588. Understanding the Bible

“I have a dear friend,” Stan began, “who is a Christian, but she is real reluctant to read or to study the Bible.”

“Any particular reason?” I asked.

“She says it’s too hard for her to understand,” Stan replied, “so she doesn’t even try.”

“Do you think that’s unusual?” I responded.

“No,” Stan replied.  “I think it’s probably fairly common.  All I have to do is look at myself at one point in my Christian life.  I didn’t spend much time with the Bible.”

“Why was that?” I asked.

“Two quick reasons,” Stan replied.  “First, I did find the Bible, or at least parts of it, to be difficult for me to understand.  But the second reason was a huge roadblock.”

“What was that?”

“I didn’t even have the desire to try to understand,” Stan replied.  “I didn’t pursue the ‘study’ part of ‘Bible study’.  I mainly read the Bible because I thought that was something I was supposed to do.  I didn’t approach it as the life-giving Word of God.”

Shifting his focus a bit, Stan then said, “I ran across something earlier this morning in the apostle Peter’s second letter that confirms the idea of finding some of the Bible hard to understand.”

“What’s that?” I asked.

“Peter wrote about some of the apostle Paul’s letters being hard to understand,” Stan said.  “Additionally, I have seen the same thing in other places in the Bible.”

“Such as?” I asked with an open question.

“There’s the story of the apostle Philip asking an Egyptian if he understood what he was reading in the Book of Isaiah.  The Egyptian said, ‘How can I?’”

“And then,” Stan continued, “there’s the account of the two men on the road to Emmaus talking about how they did not understand about Jesus and why He died.”

“Bottom line,” Stan said, “is that I think there’s nothing wrong with admitting I don’t understand something I read in the Bible.  What’s wrong is when I stop trying to understand.”

Continuing, he added, “There are all sorts of resources I can go to to help overcome any lack of understanding.  Pastors, books, fellow Christians.  But I think the most important one is God Himself in the Person of the indwelling Holy Spirit.  After all, there’s a good reason He’s called the ‘Helper’!”

“When I get to the point of thinking something I am reading in God’s word is too difficult for me to understand and I stop trying,” Stan concluded, “I can guarantee you Satan is smiling and probably laughing out loud!”

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. . . just as also our beloved brother Paul, according to the wisdom given him, wrote to you, as also in all his letters, speaking in them of these things, in which are some things hard to understand . . . .  2 Peter 3:15, 16.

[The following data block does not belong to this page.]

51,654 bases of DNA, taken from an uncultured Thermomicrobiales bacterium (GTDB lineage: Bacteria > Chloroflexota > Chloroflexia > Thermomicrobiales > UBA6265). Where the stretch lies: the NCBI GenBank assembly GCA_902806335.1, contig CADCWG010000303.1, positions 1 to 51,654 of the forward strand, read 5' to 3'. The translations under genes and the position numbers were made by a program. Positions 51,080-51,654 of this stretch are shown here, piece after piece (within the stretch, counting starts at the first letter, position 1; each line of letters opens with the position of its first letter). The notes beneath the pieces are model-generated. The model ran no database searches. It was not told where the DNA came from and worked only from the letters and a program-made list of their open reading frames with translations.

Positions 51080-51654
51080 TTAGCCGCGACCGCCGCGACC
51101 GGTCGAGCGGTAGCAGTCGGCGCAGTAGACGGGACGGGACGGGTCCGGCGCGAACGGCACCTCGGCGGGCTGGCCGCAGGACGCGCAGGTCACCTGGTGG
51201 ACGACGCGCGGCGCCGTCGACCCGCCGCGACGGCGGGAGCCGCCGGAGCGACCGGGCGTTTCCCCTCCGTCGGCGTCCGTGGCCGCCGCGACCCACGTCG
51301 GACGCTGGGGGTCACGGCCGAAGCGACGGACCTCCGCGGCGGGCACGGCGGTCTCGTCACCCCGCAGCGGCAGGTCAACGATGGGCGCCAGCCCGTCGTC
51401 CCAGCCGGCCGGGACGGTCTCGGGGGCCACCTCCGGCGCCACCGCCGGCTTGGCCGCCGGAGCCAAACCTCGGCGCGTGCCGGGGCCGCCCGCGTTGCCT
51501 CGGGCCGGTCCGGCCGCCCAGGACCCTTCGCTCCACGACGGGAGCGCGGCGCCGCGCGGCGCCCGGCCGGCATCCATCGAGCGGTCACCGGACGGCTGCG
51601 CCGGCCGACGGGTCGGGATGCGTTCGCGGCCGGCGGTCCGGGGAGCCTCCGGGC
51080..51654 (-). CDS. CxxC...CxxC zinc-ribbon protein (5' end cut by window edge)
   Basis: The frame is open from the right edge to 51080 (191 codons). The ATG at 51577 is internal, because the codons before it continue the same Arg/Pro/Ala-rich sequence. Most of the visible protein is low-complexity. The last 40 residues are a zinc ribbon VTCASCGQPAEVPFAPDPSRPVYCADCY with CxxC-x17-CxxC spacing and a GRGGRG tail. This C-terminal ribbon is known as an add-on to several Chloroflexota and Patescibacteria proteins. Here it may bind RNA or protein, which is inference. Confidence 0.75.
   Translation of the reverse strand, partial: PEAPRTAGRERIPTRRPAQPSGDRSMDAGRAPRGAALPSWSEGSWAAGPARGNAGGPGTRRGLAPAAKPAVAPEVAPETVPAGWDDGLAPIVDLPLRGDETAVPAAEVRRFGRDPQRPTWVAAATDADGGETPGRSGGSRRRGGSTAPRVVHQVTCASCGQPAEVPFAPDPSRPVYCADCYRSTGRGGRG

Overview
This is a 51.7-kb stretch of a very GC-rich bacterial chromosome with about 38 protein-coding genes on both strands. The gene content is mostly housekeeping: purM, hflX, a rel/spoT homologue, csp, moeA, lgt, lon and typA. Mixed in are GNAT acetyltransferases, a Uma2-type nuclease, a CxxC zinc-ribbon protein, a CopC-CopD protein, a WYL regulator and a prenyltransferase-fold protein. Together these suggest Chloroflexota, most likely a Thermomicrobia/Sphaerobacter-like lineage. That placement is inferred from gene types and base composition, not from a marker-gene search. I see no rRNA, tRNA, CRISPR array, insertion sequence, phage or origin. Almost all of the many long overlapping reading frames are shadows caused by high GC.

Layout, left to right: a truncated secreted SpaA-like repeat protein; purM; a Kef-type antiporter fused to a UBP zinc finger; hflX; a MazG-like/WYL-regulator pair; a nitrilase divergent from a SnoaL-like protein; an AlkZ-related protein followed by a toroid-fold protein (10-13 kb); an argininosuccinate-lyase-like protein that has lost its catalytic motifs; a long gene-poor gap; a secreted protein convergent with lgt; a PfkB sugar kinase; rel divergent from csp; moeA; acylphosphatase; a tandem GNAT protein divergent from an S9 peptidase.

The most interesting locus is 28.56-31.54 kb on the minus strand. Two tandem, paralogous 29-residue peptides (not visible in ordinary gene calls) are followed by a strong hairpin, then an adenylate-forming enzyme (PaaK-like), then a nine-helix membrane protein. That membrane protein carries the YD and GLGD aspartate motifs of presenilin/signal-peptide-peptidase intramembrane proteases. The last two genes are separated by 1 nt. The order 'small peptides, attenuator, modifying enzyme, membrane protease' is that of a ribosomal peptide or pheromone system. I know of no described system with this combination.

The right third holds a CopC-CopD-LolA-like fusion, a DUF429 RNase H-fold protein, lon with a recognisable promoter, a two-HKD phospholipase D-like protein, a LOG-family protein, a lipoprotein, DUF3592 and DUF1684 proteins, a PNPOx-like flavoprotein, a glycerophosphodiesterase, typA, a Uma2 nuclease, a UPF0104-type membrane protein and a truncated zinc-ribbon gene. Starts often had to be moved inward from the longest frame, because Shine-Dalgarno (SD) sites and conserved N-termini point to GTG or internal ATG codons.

And beginning with Moses and with all of the prophets, He (Jesus) explained to them the things concerning Himself in all the Scriptures.  Luke 24:27.

And when Philip had run up, he heard him reading Isaiah the prophet, and said to him, “Do you understand what you are reading?”  And he said, “Well, how could I, unless someone guides me?”  And he invited Philip to come up and sit with him.  Acts of the Apostles 8:30, 31.

But the Helper, the Holy Spirit, whom the Father will send in My name, He will teach you all things, and bring to your remembrance all that I said to you.  John 14:26.

Prayer:  Thank you, Father, for your written word.  Thank you for making it available so I can grow in my knowledge of you.  I admit that sometimes I find what is written difficult to understand.  And I confess that there have been times when I stopped trying to understand.  Please forgive that foolishness.  And please, Father, help me in pursuing the knowledge of you and your Son as deeply as is possible on this side of eternity.  Please help me in not falling into Satan’s trap of not even seeking to know and to understand.  Please lead me and help me follow so I give any lack of understanding to the Helper, the indwelling Holy Spirit.  Thank you I can and do bring these prayers to you in the name of Jesus.  Amen.

Think on this:  Do you think it is important to know God’s word?  Why or why not?  Have you ever found something in the Bible difficult to understand?  If so, what did you do about that?  Give up or dig deeper?  Do you agree that if reading the Bible is important, studying it is even more important?  Are you involved in a formal Bible study class?  If not, why?  If you are not, and you want to be, do you know how to find one?

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